Kyle Thurman (b. Untitled (108 West 28th Street, New York, NY 10001))

Untitled (108 West 28th Street, New York, NY 10001

Image from Untitled (108 West 28th Street, New York, NY 10001 by Allen & Overy
Year: 2013
Materials: Flower pigment on canvas
Dimensions: 244 × 183 cm

Anyone familiar with the now-classic paintings of the Dutch artist Daan van Golden will experience a “eureka moment” when confronted with Kyle Thurman’s “flower pigment paintings”. Van Golden’s similar floral motifs on paintings, screen prints and his quasi-abstract photographs of Cape Violets now adorn the walls of many Dutch museums. A fun fact is that, despite the fact that the theories and techniques of the two artists are miles apart, the young Thurman is a great admirer of senior artist Van Golden.

Thurman is a somewhat elusive and mysterious figure. In addition to being a filmmaker and photographer, he is now also a painter. An integral part of the art scene of young and newly emerging talented American artists, he is often asked to curate small exhibitions in trendy spaces.

Thurman has quickly established himself on the scene with paintings made with pollen and (artificial) pigments from flowers and plants. The paintings are part of an ongoing project centred on the artificial colouring of natural flowers. For years, Thurman has been fascinated by the fact that growers add pigments to flowers to intensify their colours, seemingly to surpass Mother Nature. This often happens with the cheap bouquets sold at petrol stations or supermarkets. Thurman asks himself the essential questions: why would we artificially change a naturally perfect object? What is the cultural and social relevance of these cheap flowers? And also: who buys them and why do they buy them?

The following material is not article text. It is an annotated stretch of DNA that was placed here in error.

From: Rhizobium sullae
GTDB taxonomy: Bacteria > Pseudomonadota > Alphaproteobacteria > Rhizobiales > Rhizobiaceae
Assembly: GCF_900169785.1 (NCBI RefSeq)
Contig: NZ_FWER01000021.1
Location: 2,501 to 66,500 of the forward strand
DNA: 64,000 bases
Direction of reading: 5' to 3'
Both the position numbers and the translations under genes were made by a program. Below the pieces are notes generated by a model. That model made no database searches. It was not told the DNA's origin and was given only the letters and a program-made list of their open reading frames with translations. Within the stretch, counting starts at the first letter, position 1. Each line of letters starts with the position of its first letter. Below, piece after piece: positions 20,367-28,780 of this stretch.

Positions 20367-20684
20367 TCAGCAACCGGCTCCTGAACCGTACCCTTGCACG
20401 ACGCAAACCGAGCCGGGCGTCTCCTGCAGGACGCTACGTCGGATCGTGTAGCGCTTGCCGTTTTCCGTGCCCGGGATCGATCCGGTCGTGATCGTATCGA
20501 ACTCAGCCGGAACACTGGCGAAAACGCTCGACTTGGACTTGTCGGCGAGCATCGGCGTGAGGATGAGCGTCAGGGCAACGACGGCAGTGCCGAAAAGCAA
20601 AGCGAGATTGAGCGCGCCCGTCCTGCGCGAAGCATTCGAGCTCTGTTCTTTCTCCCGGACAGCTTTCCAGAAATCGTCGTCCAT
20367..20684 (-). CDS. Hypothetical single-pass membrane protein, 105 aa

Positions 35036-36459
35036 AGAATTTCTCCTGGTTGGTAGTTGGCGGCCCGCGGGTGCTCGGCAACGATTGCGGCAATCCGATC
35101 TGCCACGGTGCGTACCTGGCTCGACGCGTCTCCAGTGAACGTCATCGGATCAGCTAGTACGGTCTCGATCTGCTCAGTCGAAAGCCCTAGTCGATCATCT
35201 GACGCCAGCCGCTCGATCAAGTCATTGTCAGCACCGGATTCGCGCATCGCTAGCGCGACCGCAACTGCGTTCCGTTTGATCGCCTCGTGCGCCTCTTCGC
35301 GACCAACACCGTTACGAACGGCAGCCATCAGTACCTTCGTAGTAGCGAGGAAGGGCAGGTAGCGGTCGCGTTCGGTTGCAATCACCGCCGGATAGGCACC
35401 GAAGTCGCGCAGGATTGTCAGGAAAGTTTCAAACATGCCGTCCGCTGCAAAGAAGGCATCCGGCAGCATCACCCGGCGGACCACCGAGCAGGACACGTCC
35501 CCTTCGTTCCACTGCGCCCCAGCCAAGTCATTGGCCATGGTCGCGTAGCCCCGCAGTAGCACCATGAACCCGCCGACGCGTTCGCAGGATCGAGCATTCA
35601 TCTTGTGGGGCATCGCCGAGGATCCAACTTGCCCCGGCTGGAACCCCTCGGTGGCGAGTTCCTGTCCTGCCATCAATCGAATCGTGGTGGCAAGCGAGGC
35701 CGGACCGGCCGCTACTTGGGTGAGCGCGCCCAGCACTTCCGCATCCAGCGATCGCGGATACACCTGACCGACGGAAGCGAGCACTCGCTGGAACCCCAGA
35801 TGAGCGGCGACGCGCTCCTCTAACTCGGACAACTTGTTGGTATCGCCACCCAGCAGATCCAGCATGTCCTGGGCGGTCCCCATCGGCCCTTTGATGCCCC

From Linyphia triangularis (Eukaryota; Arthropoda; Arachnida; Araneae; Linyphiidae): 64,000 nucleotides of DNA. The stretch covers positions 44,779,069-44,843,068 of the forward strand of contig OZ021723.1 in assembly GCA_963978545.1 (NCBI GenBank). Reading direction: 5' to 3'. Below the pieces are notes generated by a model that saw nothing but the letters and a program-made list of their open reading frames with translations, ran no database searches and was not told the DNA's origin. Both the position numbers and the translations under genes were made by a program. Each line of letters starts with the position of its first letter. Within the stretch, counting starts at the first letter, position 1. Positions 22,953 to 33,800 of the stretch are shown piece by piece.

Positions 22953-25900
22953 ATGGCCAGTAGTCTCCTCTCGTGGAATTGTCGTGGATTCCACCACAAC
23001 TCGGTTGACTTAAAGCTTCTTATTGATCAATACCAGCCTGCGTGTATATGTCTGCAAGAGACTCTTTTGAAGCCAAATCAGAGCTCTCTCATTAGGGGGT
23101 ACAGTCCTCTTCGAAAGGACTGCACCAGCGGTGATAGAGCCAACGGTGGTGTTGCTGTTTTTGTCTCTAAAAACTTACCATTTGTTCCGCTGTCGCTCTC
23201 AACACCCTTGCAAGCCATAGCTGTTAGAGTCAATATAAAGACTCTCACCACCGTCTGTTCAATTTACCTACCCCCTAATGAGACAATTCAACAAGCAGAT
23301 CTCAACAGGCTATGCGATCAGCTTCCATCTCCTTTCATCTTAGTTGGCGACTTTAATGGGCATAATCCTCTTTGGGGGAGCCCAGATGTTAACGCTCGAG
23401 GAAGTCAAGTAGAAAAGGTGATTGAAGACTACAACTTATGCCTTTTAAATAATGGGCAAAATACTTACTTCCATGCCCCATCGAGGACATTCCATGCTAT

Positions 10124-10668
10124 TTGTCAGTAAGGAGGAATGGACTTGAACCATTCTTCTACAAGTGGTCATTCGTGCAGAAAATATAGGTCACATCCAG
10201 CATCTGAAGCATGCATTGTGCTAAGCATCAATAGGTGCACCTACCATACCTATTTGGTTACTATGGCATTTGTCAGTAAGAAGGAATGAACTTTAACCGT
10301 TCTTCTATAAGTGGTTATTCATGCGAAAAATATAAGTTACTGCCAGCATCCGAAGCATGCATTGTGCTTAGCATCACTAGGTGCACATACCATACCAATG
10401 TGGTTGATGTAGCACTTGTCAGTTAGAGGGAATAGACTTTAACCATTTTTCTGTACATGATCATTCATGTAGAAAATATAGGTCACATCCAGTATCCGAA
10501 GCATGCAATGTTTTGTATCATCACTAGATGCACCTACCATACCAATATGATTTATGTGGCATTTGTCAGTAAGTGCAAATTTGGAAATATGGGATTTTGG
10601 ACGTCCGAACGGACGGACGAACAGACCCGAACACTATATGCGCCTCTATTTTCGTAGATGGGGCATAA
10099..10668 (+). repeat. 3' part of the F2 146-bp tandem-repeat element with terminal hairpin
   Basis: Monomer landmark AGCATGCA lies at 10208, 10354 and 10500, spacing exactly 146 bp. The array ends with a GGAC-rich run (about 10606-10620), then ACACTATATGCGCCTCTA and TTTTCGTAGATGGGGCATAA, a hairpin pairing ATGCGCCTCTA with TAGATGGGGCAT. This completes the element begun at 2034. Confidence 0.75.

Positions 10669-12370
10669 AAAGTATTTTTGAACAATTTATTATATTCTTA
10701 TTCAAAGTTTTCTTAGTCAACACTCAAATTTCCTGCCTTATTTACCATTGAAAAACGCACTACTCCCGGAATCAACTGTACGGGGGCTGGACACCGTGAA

Thurman’s amazement at this form of human arrogance that leads to these artificial interventions, and the fact that there’s a market for it, has led him to develop his own way of working. He boils the petals from pigmented bouquets and filters out all the colour additives afterwards. He then places the dry and colourless petals on the canvas and sprinkles the reclaimed dye across them. Thurman then removes the leaves, leaving behind the flowers as white empty space. All attention is then fully focused on the shape of the flowers and no longer on their colour. In a way, the flowers now regain their dignity. Since he paints all over the canvas and even across the edges, the floral patterns on a soft pink background are reminiscent of a piece of industrially manufactured textile, or commercially produced wallpaper.